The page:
Take the Time to Pray for Freedom

I wish you could see my kitchen table right now. It is covered with cookbooks, magazines, newspaper clippings, and handwritten recipes and notes. I’m perhaps a little behind in my Passover preparations, as I have almost no idea of what I’m serving for side dishes. (Note: I’m writing this on Sunday afternoon, and if my menu is not settled by the time you are reading this, I’m in big trouble!)


The brisket and the chicken are well in hand; I’m making a pomegranate brisket from a recipe I saw online on Tablet and chicken breasts with preserved lemons, apricots, and pistachio gremolata from At Home, by Steve Poses (Steve Poses, LLC 2009), which is a cookbook aimed at making entertaining at home easier. Steve Poses understands food prepared in advance. As I’ve ranted about before, just about this time last year, it’s not easy to find recipes that will withstand the waiting time of the seder and still be delicious and some color other than brown. 


So, the sauce for the brisket is somewhat rosy, and the chicken has a lovely green and gold topping. Now I’m in search of side dishes that will be fresh and spring-like and, yes, colorful. Farfel and kugels need some help in the flavor and color department. A nice salad with a light lemon dressing might do the trick. Roasted cherry tomatoes are a possibility. I’ll let you know how it all turns out.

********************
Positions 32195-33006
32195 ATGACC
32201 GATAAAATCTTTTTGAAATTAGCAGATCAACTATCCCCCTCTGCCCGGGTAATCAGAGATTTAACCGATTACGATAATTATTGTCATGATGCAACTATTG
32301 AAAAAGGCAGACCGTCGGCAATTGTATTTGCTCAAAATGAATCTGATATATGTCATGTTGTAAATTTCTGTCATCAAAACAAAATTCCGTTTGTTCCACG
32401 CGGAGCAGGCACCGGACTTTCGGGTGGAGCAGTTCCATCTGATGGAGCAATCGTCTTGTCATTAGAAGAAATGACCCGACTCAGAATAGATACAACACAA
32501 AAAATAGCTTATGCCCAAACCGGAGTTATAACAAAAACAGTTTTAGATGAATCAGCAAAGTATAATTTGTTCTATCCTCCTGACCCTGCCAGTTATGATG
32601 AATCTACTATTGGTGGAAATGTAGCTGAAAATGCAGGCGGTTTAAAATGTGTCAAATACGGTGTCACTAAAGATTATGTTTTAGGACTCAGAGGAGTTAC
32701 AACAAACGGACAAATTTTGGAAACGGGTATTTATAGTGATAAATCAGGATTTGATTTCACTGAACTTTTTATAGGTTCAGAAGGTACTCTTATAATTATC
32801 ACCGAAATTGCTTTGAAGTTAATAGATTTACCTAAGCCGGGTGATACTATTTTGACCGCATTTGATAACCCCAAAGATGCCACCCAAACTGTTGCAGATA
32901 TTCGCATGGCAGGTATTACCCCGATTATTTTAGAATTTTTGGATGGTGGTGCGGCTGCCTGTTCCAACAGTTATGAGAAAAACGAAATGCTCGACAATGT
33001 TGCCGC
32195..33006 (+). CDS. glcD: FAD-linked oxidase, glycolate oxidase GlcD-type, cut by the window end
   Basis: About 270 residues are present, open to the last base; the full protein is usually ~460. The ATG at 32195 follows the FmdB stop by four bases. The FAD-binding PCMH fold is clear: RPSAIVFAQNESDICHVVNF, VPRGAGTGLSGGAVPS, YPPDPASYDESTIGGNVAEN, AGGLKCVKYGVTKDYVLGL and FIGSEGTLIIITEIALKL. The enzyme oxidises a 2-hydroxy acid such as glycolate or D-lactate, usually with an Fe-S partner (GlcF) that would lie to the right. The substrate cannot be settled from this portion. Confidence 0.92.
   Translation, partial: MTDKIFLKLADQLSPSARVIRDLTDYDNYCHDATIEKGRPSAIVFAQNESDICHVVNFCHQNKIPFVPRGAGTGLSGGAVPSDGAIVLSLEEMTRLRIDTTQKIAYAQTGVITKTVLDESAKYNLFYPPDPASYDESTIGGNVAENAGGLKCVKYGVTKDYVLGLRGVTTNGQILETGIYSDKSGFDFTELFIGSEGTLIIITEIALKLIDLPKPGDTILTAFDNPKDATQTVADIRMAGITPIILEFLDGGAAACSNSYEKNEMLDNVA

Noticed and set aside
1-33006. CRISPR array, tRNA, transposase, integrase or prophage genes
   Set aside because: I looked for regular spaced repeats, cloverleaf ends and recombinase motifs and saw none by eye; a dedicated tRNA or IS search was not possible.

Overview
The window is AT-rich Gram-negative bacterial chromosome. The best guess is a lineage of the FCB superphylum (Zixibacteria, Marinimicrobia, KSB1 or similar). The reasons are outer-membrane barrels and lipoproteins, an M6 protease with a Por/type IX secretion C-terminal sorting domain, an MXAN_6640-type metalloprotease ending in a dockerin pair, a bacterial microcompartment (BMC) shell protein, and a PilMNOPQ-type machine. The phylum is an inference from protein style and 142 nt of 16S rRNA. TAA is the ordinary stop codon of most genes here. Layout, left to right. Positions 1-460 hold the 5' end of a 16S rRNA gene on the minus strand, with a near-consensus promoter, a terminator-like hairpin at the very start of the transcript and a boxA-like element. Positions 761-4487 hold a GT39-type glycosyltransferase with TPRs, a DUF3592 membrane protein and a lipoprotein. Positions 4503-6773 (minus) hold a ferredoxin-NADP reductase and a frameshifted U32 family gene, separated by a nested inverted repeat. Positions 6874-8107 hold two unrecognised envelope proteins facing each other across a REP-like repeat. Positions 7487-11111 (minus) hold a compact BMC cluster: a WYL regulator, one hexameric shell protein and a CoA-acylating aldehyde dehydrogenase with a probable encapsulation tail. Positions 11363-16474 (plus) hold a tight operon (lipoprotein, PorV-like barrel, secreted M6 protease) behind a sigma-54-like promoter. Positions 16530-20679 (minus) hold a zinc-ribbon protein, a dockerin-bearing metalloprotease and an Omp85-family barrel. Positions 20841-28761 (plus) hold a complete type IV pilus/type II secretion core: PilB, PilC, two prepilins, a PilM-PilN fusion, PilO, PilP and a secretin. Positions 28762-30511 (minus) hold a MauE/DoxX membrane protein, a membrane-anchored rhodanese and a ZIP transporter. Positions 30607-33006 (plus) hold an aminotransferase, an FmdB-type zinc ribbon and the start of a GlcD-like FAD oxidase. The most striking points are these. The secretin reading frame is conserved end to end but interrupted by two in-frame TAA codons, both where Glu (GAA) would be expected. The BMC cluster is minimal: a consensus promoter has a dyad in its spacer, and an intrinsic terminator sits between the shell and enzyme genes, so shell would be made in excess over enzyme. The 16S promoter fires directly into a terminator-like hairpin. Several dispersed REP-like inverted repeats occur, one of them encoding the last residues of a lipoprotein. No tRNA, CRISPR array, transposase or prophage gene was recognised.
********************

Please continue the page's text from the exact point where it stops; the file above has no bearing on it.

I’m also thinking about the side dishes to the seder. Yes, there is the central story that has served our people for centuries, reminding us on one hand that we were once slaves in Egypt and on the other that we were taken out of bondage with a strong hand and an outstretched arm to fulfill the destiny of being a chosen people. But, just as the main dishes of the seder need the supporting side dishes to form a whole, it seems that today’s headlines must somehow inform the central story of freedom. The youngest person at our seder table is now almost 14 and we are able to talk about the relevancy of the exodus from Egypt to the uprisings across North Africa, to the elusive search for peace when families are killed in their beds and school buses are under attack from rockets. There are some really clever and hilarious Passover videos circulating on YouTube and Facebook, but I’m looking for some meaningful readings to add to our table.


A word about the school bus attack outside the gate to Kibbutz Nachal Oz last week. The Sha’ar HaNegev region is one of my favorite places in Israel, home to Kibbutz Erez and the Sha’ar HaNegev High School, two places with deep ties to MetroWest. When that school bus was targeted, when the Kassams land in southern Israel, it is to me as if they are falling in New Jersey, God forbid. Although the Passover seder is a joyous time for families to gather and to remind ourselves of how good it is to be free, let’s take time this year to pray for freedom from tyranny for those oppressed by dictators, freedom from fear for our family in Israel, and freedom, simply freedom, for one young man named Gilad Shalit. 


Wishing you and your families a zissen Pesach, a sweet (and delicious!) Passover,



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